Good! It seems to me that state is completely separate from case (though given Semitic languages tend to have only 0-3 cases anyway it might not make that much of a difference). The distinction appears to be more to do with how nouns relate to each other and the wider discourse, rather than to the argument structure of the verb, which is what case marks. A possessed noun, for instance, can fulfill all case roles (nominative, accusative, prepositional), so it has to be marked with something other than case i.e. the construct state. A definite noun (which has to be unpossessed in these languages it seems to me) can also fulfill all case roles, so it has to be marked with something other than case i.e. the definite state. That sort of thing.

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Re: Conlang Plausibility Inspection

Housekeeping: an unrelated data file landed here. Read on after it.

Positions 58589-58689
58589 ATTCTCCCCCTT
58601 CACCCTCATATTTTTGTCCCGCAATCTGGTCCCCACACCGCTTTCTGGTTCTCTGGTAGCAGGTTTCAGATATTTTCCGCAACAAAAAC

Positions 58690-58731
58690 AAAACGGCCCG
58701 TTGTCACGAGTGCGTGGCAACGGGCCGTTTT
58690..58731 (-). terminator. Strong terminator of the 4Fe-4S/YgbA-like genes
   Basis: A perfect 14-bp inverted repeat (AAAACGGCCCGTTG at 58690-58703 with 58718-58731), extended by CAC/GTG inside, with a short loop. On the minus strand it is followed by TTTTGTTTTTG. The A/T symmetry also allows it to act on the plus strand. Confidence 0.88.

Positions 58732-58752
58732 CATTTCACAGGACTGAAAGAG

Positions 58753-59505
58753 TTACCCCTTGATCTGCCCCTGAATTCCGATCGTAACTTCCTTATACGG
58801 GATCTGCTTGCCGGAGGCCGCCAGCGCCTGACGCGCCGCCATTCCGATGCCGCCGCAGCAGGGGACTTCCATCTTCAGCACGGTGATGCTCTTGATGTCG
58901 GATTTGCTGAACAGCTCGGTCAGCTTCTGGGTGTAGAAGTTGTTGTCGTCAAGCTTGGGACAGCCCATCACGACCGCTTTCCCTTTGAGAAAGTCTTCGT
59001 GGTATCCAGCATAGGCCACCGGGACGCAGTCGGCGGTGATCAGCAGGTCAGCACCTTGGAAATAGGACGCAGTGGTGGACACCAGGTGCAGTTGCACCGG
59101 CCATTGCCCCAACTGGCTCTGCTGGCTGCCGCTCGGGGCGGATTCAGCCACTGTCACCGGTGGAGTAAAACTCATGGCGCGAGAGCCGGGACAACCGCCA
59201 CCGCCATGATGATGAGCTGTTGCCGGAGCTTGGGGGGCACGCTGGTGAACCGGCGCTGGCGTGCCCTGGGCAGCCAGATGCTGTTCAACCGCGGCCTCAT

Post by Davush » 17 Aug 2016 13:18

To illustrate what Frislander is saying:

Non-construct state
NOM: Waladun - A boy / Al-waladu - The boy
ACC: Waladan / Al-waladu
GEN: Waladin / Al-waladu

In the contrust state, the second noun always appears in the genitive and the first noun is definite but without al-. It seems Arabic differs from Akkadian here in thst the first noun is still marked for case:

Baytu l-waladi - The house (NOM) of the boy
Bayta l-waladi - The house (ACC)...
Etc.

With plurals it gets a bit more complicated because Arabic plurals are a chaotic mess in general.